Dismiss Notice
Join Physics Forums Today!
The friendliest, high quality science and math community on the planet! Everyone who loves science is here!

Is the book good enough?

  1. Mar 18, 2008 #1
    Hello f(r)iends! The book I've been using for my Algebra II class is Algebra and Trigonometry: Structure and Method, and I've been doing every single exercise/problem in it for every topic, and it seems to be a sufficient resource for Algebra to prepare me for higher maths (correct me if I'm wrong). But I'm a little concerned about the and Trigonometry part of the book. Here's a full list of the topics covered in the book:

    http://nutshellmath.com/textbooks_glossary_demos/textbook_content/alg2_and_trig_struct_method.html" [Broken]

    Do you think it's sufficient to teach me what I need to know about Trig? I've seen 5" thick books just on Trigonometry, and this seems to put it on the back end of Algebra (covers Analytic Geometry, too). Should I just get a full-blown Trigonometry text and use that instead? Or will this do the trick? Any help is much appreciated, thanks!

    - Concerned high school student
    Last edited by a moderator: May 3, 2017
  2. jcsd
  3. Mar 18, 2008 #2
    There are nearly endless algebra and trig "tricks" to learn. You WILL use them in higher maths however that does not at all mean you can't succeed with out knowing them before hand ( I rarely did ).
    Don't go overboard on trying to memorize every single algebra and trig identity.

    For first year college physics and calculus just a working knowledge of algebra and trig is needed. If you pass your high school classes reasonably well then you should be fine. If you really have been doing every problem in your book I think you are more than ready for higher maths once you are finished.
  4. Mar 18, 2008 #3
    Trigonometric Functions in Triangles
    Radians, Cofunctions, and Problem Solving
    Graphs of Trigonometric Functions
    Trigonometric Function Relationships
    Algebraic Manipulations
    Sum and Difference Identities
    Double-Angle and Half-Angle Identities
    Proving Identities
    Inverses of Trigonometric Functions
    Trigonometric Equations
    Right Triangles and Problem Solving
    The Law of Sines and the Law of Cosines
    Trigonometric Notation for Complex Numbers

    This are the main points to cover in all the pre-calc/algebra II courses I've seen here in the US. About the only thing it doesn't really seem to cover are those really obscure trig identities
  5. Mar 18, 2008 #4
    Precalculus: Unit Circle Trigonometry by Cohen is pretty good. He has the best problems from what I've seen.
  6. Mar 18, 2008 #5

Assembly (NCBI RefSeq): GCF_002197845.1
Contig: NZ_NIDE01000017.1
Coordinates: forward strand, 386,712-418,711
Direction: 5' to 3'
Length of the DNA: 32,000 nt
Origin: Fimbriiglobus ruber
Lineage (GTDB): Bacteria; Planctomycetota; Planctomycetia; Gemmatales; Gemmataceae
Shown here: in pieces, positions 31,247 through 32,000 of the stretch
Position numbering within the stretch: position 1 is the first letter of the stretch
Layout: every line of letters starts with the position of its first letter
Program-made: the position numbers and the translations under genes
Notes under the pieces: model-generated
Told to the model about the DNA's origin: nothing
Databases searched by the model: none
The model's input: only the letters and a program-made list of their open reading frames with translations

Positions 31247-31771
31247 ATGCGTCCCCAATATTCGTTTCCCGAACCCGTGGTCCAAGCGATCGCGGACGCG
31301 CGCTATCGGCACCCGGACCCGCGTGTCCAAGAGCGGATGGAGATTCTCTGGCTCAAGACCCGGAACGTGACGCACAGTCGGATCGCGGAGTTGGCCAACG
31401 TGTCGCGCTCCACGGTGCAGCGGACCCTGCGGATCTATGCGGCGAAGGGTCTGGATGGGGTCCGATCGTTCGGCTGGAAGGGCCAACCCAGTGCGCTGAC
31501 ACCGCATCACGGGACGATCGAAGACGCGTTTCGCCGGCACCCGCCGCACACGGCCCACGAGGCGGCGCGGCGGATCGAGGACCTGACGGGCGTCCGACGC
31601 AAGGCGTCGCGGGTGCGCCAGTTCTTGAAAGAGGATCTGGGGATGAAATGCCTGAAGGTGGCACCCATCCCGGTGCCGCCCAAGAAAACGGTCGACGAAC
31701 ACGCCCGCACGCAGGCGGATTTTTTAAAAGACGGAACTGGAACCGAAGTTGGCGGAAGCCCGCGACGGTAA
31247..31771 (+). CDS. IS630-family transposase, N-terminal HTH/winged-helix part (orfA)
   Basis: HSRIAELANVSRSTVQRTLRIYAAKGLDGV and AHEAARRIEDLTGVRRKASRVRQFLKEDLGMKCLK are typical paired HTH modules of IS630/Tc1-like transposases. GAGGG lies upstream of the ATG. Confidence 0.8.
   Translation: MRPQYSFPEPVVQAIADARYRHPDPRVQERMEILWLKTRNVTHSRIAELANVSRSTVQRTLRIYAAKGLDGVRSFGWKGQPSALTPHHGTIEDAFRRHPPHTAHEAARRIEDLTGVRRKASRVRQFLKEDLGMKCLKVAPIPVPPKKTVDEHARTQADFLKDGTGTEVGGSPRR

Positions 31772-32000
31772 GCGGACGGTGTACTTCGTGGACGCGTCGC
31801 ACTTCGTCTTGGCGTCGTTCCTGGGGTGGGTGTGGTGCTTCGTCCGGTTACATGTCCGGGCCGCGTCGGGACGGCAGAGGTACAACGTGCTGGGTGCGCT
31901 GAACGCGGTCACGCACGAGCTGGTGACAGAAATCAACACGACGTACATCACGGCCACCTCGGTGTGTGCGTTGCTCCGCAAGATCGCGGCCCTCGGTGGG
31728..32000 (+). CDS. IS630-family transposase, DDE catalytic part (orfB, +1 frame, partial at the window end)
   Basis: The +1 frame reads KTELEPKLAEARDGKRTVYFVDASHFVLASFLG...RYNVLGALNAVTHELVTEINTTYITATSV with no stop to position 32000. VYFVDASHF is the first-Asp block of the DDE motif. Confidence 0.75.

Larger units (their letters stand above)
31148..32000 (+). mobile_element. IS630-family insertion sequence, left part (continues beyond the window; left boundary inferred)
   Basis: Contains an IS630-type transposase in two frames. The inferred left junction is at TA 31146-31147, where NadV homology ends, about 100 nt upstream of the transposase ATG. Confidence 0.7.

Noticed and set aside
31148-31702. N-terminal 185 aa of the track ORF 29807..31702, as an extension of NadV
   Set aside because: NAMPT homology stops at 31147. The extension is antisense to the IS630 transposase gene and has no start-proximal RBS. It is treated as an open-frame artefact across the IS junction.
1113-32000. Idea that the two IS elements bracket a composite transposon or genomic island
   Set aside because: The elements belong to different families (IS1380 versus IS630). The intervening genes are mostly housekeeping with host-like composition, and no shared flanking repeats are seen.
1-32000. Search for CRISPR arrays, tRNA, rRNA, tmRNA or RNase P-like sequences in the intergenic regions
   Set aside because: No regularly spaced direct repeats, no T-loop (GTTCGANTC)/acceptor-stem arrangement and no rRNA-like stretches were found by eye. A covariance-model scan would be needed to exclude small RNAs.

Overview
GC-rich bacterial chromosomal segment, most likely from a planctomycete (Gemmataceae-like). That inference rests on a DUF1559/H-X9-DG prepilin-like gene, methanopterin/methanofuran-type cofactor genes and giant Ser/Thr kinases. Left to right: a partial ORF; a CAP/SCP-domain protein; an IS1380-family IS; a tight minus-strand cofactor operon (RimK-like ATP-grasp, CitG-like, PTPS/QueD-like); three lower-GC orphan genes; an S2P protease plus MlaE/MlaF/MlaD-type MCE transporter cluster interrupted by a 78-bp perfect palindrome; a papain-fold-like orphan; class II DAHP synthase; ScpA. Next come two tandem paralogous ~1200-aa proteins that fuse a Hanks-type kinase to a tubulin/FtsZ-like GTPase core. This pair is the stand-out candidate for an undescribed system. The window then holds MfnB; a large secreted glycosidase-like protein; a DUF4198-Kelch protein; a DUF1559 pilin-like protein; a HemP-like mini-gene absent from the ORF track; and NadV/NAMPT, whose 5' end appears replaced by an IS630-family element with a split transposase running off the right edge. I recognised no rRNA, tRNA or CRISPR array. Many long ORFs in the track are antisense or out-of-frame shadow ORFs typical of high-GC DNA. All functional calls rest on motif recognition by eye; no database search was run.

So anything else that isn't covered in this (or most) books before Calculus I will usually aquire as I move along through Calc and shouldn't worry about it. Also, does this seem like a good introductory Calculus text?


    I figured I might pick it up while I still can. It seems to be the preferred book for first level Calculus (over Stewart for example). And seeing as it's only $20 (used)...
    Last edited by a moderator: Apr 23, 2017
  7. Mar 18, 2008 #6
    As for picking up the rest as you go along, Yes that should be how it works. In calc class in college your professor may go from one step to another while making a comment along the lines of " now i'm sure you all remember 'x' identity or property from algebra" then he will perform the trick and show it to you and chances are he probably doesn't really expect that you all knew it.

    As for that book, It seems good. It looks similar to the one I used in high school senior year for AP calculus, ( 2 years ago) and thus yes I would think it is a good introduction. It probably is not as rigorous as Stewart or Apostol and thus is a good intro especially for self study.
    Last edited by a moderator: Apr 23, 2017
  8. Mar 19, 2008 #7
    no one expects you to remember almost any of those trivial things
  9. Mar 19, 2008 #8
    I teach my students three trig identities. sin^2 + cos^2 = 1, cos(x+y), sin(x+y). If you know these, along with the definitions of the other trig functions, you'll be fine. I would strongly recommend you learn trigonometry in relation to the unit circle. I'm surprised by just how many professors even struggle to remember stuff like cos(x+Pi), which is trivial if you have the unit circle in your mind at all times.
Share this great discussion with others via Reddit, Google+, Twitter, or Facebook